12 Jul God Love the Greeks Who Gave Us Natural Medicine!
The Myth of the Rod & A Visit to the Isle of Hippocrates Where I Fell in Love
As many of you may know I have recently returned from an archaeological sailing tour of Greece. It was tough. I had to put up with great food, great company and fascinating guides who led our group through the mysteries of the ancient world. (see Peter Sommer Travels).
The myth of the rod tells the tale of the demi-god Asclepius (son of Apollo & a mortal princess called Koronis), examining a man recently struck dead by one of Zeus’ lightning bolts. Startled by an approaching snake, Asclepius kills the snake with his staff. A second snake quickly appears and places some herbs into the dead snake’s mouth, thereby restoring it to life. Asclepius, so the legend goes, quickly follows the snake’s example and revives the man from the dead. As a tribute to the snake, he then adopts the symbol of the snake coiled around the rod as his own emblem.
By the 6th century BC hundreds of temple complexes called Asclepions which acted as centres for medical practice and teaching medicine were in operation. I recently visited the Asclepeion of Kos. Kos is the birthplace of Hippocrates and the second largest Greek island in the Dodecanese. it is 10km from Bodrum on the Turkish coast. I fell in love with the scents of cypress, olives, oranges and rosemary together with the view across the Aegean to Turkey.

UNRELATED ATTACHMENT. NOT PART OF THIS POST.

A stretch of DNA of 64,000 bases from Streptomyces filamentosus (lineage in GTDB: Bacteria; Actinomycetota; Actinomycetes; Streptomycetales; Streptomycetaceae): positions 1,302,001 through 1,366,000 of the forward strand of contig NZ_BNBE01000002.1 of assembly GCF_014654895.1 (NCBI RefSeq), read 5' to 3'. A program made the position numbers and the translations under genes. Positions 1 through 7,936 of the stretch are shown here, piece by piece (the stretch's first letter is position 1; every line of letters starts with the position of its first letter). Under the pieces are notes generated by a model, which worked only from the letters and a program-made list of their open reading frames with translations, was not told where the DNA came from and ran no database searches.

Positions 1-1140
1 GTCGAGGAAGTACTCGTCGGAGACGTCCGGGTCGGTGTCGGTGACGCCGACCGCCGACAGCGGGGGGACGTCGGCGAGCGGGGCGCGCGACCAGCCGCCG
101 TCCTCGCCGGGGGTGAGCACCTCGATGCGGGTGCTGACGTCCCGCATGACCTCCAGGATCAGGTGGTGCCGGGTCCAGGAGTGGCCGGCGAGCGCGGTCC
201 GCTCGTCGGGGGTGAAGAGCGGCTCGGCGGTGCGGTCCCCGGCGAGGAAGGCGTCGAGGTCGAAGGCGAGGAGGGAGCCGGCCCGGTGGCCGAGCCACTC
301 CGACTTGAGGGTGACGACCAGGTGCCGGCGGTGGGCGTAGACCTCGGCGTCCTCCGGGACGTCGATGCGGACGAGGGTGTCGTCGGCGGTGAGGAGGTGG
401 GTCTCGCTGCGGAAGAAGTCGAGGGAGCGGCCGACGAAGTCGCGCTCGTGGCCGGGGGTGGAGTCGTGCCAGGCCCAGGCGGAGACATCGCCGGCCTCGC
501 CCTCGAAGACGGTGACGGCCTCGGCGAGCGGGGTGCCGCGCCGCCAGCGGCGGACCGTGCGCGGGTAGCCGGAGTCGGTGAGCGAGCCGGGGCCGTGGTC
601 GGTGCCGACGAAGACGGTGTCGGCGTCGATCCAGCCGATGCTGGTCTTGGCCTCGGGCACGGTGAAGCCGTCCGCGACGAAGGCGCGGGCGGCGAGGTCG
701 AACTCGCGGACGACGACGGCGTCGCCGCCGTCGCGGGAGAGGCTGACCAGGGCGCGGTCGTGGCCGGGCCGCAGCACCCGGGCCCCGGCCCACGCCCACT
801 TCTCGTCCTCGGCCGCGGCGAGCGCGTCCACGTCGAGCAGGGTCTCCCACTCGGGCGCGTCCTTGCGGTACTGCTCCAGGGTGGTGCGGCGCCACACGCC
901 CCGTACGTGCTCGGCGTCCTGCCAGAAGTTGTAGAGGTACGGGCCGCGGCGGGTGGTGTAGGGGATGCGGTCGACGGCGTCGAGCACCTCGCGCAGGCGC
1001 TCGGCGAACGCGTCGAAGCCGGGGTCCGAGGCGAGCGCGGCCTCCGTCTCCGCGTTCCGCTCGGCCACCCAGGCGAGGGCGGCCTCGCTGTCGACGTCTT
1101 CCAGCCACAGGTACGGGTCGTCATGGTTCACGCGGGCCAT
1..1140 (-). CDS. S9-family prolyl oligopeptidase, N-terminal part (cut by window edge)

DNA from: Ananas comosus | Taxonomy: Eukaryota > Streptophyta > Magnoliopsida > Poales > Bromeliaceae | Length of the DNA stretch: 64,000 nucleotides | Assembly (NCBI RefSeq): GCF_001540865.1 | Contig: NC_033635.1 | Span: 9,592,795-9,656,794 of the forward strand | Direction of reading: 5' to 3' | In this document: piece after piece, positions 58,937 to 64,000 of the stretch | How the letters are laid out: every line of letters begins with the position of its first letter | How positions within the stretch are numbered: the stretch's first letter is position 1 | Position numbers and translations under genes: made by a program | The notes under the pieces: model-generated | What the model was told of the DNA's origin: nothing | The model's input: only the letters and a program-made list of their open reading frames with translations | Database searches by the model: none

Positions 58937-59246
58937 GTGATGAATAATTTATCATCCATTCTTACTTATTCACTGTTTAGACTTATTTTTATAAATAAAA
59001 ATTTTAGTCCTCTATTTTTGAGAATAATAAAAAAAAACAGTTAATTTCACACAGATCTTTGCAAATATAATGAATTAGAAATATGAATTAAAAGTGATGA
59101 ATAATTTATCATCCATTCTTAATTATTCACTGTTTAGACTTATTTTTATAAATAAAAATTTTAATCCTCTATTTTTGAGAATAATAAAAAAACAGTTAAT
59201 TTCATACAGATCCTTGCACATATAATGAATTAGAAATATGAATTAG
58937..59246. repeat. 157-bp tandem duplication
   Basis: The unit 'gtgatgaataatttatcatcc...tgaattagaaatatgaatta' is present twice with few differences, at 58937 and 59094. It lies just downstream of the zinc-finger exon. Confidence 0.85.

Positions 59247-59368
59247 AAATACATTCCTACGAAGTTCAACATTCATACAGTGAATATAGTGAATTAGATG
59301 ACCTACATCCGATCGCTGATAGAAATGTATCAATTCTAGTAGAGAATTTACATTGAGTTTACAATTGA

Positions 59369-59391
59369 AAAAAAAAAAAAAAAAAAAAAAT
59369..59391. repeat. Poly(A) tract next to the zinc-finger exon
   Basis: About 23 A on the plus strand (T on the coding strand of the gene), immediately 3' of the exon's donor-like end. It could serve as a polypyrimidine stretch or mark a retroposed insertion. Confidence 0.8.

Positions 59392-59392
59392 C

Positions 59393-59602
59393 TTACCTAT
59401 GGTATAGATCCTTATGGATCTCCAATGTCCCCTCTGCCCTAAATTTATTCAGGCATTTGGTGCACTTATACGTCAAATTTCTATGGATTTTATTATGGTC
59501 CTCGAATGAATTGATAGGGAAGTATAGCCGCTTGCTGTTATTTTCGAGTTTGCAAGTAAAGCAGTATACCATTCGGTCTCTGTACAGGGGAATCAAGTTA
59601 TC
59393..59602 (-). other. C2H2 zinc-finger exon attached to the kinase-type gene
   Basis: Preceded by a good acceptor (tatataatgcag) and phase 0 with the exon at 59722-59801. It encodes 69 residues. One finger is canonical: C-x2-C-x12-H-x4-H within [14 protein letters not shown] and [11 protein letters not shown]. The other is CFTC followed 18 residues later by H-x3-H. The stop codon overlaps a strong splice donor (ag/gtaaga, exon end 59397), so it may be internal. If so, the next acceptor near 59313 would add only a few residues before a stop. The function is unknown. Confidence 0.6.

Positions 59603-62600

For those looking to retire & fed up with the price of a cup of coffee you can purchase a 2000 sqm property with this view within a 20 minute walk of the Asclepeion complete with cypress lined, winding drive with olive grove and beautiful white washed villa for $400,000. Your gardener or house keeper costs $6 per hour, a coffee in the main square is $3 and food is mostly organic & fresh. It is perhaps going to become less expensive.
Hippocrates was born in 460 BC and died in 357 BC. He believed that disease had natural rather than supernatural causes and could be studied and possibly cured according to the workings of nature. Hippocrates’ fame resulted from a collection of 80 medical works known as The Hippocratic Corpus which challenged the methods of physicians who used magic and oracles to treat diseases.
At Kos, the Asclepius was the most famous hospital of its time, consisting of a religious sanctuary, a healing centre, school of medicine and many mineral springs where people came to bathe. On the top tier was a large Doric temple in honour of Asclepius.
God Love the Greeks, who gave us natural medicine and the foundations of modern thinking. Let’s send loving thoughts that they come through this time with grace.